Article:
Physicians are never done learning and should expect to always find time to be a student for their entire career, but if they learn or study “mindfully”, one concept at a time, they will be more focused and effective, and generally more satisfied because they will be ruminating less about past mistakes or not worrying so much about the future. Developing a personalized toolkit with activities having a “high mindfulness index” for a specific individual (e.g., colouring, gardening, jogging) could be a strategy developed during a workshop or faculty development seminar.
Physicians are expected to be ethical, use good clinical judgment and do what is right and in the best interest of their patients. Being a disciplined decider and doer prevents from becoming a procrastinator and can bring balance to the busy professional. Collaboration and collegiality should be high on everyone’s list. Balint groups, narrative/reflection and interest groups, or specific associations can be created to allow the sharing of resources. Peer conversations centred on the experience of doctoring were found to be beneficial by some physicians (Beckman et al, 2012), and they can start during the training years during Healer’s Art course, for instance.
Good relationships are strengthened when we all do our share of the extra-instructional work. Interdisciplinary collaboration to enrich the educational experience and mostly for the opportunity to collaborate with colleagues is essential and can enhance a sense of agency through the latitude and freedom experienced from pursuing specific interests. Encouraging civil and gracious behaviour in every setting should be on everyone’s minds; kindness breeds kindness. Reports favouring a reflective approach to the year’s work should be considered.
Undertaking new responsibilities should prompt physicians to ask themselves: “Will this commitment enhance my career at the expense of taking away from my time with family/friends, or lead to balance or imbalance in my life?” Setting priorities for personal life and academic and clinical practice is essential. It is important to not lose perspective and stay connected with core values rooted in an authentic sense of self. A quick road to burnout is ensured by taking on too many projects and responsibilities. Henceforth, learning to say no (or yes) to additional work responsibilities is vital.
Although many medical trainees have debt by the time they graduate, they must learn to control their finances from early on. However, physicians should not confuse their net-worth with self-worth. As individuals, social connection is paramount. Finding a lifetime partner or friend is a needed ingredient for wellbeing. Lastly, physicians always take their clinical and academic practice earnestly, but they should also learn to have fun by injecting a dose of humour into their daily activities. Humour is one of our most valuable resources in the efforts to control stress.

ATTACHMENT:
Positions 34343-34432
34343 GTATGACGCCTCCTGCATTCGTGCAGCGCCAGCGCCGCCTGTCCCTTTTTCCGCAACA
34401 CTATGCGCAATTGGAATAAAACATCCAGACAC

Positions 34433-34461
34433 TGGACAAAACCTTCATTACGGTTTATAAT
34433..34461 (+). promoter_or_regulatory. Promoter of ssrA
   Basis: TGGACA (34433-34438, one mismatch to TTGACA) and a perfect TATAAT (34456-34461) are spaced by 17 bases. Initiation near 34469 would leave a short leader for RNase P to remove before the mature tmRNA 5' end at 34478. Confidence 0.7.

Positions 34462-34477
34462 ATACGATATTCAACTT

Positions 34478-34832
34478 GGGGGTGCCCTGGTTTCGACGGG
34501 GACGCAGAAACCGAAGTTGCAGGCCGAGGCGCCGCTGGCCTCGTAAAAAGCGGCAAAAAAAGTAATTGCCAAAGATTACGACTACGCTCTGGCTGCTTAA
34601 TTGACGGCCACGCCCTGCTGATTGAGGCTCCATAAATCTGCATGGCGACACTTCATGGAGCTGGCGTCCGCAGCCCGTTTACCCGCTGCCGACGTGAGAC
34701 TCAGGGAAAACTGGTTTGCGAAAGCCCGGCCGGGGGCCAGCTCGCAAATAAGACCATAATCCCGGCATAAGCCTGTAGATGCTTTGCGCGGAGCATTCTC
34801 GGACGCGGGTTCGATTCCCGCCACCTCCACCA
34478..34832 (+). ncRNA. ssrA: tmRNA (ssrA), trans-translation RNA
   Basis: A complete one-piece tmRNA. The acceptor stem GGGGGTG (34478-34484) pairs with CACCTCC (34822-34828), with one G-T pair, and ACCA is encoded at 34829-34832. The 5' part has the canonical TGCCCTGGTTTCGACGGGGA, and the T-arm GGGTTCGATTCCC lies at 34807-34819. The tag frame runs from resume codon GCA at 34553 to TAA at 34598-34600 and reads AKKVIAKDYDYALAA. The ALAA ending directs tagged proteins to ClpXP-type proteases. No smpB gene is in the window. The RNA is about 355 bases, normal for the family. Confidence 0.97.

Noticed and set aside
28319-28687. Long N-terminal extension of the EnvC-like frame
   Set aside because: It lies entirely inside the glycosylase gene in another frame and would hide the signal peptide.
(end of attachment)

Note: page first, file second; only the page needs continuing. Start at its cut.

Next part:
Table 3 presents a summary of principles and strategies to promote physician wellness (Kuhn & Flanagan, 2017). Moreover, Thomas et al (2018) have prepared the Charter on Physician Wellbeing and highlight that governing bodies, policy makers, medical organizations, and individual physicians all share a responsibility to proactively support meaningful engagement, vitality, and fulfillment in medicine. They set forth guiding principles and key commitments as a framework for key groups to address physician wellbeing from medical training through an entire career (see Table 4) (Thomas et al, 2018).
|National (policy) level
Lifestyle hygiene (e.g., sleep, diet, exercise, mindfulness, mind-body practices, socialization)
Peer support and advocacy to challenge stigma
Expanding interests/cultivating hobbies
Developing a toolkit
Utilizing psychotherapy, cognitive restructuring (e.g., “excellence is not perfection”, “be the best you can be” rather than "the best")
Less cumbersome electronic health records and billing requirements
Adjusting clinical productivity expectations
Leaders should emulate desired wellness behaviour
Increasing employee satisfaction
Screening tools for distress
Education to address misconceptions/prejudices
Sensitizing medical trainees early on during their studies
Adjusting academic productivity expectations
Educating the public to address barriers to access care
Easing credentialing barriers (focus on functional impairment rather than diagnosis)
Funding research to identify risk and resiliency factors of work-related burnout
|Effective patient care promotes and requires physician wellbeing
|Societal commitments: to foster a trustworthy and supportive culture in medicine; to advocate for policies that enhance wellbeing
|Physician wellbeing is related to the wellbeing of all members of the health care team
|Organizational commitments: to build supportive systems; to develop engaged leadership; to optimize highly functioning interprofessional teams; to appreciate that physician wellbeing is a shared responsibility
|Physician wellbeing is a quality marker
|Interpersonal and individual commitments: to anticipate and respond to inherent emotional challenges of physician's work; to prioritize mental health care; to practice and promote self-care